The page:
My love affair with the beverage began when I was in college. I was first introduced to it in San Francisco by my sister, who was living there at the time. She and her then boyfriend snuck me into a bar they loved as I was only 20 years old. The first glass I was not getting what was so great about sangria. Granted, you need to keep in mind I was 20 and Malibu Bay Breezes and Buttery Nipple shots ruled my underage world. By the second glass I was hooked, and by the end of the pitcher as I nibbled on all the punch infused fruit, I was very, very drunk. I have to say, though, years later the first glass always goes down a little rough and then sangria is my BFF.

As I continued my college career, which included culinary school and a bartender’s license, I started experimenting with making sangria. My college best friend Susan and I discovered this awesome mix at Le Gourmet Chef which had a location at Providence Place Mall. The mix looked like this: It was such a simple recipe – wine, water, the mix, and brandy. Since it was the late 90s/early 2000s, we of course thought we were so clever and went with what all the rappers drank, Courvoisier. We were hooked. Nearly every time we hit up the mall we bought them out of the mix. Over time, the store stopped carrying it and we were devastated, so we had to start replicating our own recipes.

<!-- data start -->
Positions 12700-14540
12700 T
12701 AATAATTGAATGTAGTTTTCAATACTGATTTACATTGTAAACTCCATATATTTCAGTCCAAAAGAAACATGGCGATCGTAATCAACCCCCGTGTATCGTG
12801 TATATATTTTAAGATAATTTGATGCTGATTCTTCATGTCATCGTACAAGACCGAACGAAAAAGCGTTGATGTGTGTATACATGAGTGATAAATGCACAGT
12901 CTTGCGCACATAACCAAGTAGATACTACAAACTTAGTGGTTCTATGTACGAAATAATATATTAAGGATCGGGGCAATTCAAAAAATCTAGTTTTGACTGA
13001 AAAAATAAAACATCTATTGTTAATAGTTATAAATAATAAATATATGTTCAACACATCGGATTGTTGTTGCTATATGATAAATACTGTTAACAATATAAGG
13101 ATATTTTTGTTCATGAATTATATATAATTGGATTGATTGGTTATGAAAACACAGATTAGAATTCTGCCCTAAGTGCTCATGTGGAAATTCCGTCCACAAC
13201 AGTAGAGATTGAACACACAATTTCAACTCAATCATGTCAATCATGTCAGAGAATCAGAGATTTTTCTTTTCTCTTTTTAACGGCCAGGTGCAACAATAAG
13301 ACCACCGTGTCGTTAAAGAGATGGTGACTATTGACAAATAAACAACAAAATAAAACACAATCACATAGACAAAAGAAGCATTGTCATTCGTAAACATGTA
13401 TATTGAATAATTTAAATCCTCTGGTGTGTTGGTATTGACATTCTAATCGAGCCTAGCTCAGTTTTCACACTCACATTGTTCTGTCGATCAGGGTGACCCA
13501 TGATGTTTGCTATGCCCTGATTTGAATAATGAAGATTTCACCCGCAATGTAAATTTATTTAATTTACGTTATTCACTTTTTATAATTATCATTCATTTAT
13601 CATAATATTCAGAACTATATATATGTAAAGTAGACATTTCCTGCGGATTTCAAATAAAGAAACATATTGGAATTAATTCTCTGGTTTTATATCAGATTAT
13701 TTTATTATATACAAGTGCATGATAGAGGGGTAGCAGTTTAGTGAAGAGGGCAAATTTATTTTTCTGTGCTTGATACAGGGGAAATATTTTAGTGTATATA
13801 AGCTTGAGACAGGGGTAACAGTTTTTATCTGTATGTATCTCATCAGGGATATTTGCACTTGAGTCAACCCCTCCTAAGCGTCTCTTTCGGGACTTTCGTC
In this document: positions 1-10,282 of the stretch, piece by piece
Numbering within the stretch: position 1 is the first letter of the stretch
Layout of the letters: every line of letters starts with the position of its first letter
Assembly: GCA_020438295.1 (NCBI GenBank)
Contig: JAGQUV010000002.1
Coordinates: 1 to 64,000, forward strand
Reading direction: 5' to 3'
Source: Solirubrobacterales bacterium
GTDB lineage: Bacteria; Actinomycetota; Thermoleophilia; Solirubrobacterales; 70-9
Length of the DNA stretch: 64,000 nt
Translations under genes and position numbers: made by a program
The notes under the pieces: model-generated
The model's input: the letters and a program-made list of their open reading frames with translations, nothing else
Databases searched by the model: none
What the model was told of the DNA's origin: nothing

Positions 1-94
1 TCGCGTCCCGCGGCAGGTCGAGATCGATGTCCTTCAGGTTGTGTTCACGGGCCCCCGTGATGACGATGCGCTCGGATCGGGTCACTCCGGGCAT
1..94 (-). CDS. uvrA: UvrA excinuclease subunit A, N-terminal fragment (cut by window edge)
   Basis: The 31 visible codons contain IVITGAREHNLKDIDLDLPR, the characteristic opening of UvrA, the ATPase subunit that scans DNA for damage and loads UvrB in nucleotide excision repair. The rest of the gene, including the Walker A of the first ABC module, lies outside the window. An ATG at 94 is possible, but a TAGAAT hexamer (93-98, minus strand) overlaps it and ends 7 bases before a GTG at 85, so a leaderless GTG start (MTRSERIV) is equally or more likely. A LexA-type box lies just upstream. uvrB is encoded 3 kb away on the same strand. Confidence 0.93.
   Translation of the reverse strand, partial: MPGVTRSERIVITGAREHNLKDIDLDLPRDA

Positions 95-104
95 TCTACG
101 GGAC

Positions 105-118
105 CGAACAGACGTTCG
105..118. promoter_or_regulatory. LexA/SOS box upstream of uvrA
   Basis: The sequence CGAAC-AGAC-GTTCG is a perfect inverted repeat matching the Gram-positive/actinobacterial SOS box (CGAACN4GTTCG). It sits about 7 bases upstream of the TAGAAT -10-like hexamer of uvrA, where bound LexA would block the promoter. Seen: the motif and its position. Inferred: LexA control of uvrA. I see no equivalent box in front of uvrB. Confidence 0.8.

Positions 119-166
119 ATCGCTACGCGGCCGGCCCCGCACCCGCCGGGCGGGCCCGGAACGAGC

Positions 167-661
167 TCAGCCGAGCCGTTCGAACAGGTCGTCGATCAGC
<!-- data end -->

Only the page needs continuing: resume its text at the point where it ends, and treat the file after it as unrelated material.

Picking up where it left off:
I have been complimented on my sangria quite a bit, and it’s time to share it with you all. I wish I could brag and make it out like I’m sharing this amazing trade secret, but I am almost embarrassed by how easy this is to make. The most time consuming part is chopping up fresh fruit.

ANNA’S SANGRIA

  • 4 bottles (750 ml) red wine – preferably a mix of sweet and dry
  • 1 pint-size bottle brandy – these days I keep it low brow with E&J VS
  • 2 cans seltzer
  • 2 cans ginger ale or sprite
  • assorted fresh fruit – I prefer a mix of citrus and tart apples, fruits that can hold up to a lot of alcohol.

Cut up fruit into chunk size pieces (about 1.5 inches), set aside. Mix all the liquids in a large container – preferably 2-3 gallons, leaving room for the fruit. Add fruit, chill overnight. When ready to serve, add a bit of ice and make sure each glass has plenty of fruit. Enjoy!

If you don’t have a large container, you can divide up the liquid into smaller pitchers for serving. It’s best to leave the fruit in overnight because it allows more flavors to develop, but if traveling to a party you can store the liquids in one container and fruit in another.

The liquids – a mix of dry and sweet red wines, ginger ale, seltzer…

Assorted fruits – ruby red grapefruit, navel oranges, lemons, limes, pink lady apples, granny smith apples

Fruit in chunks

Party-ready Sangria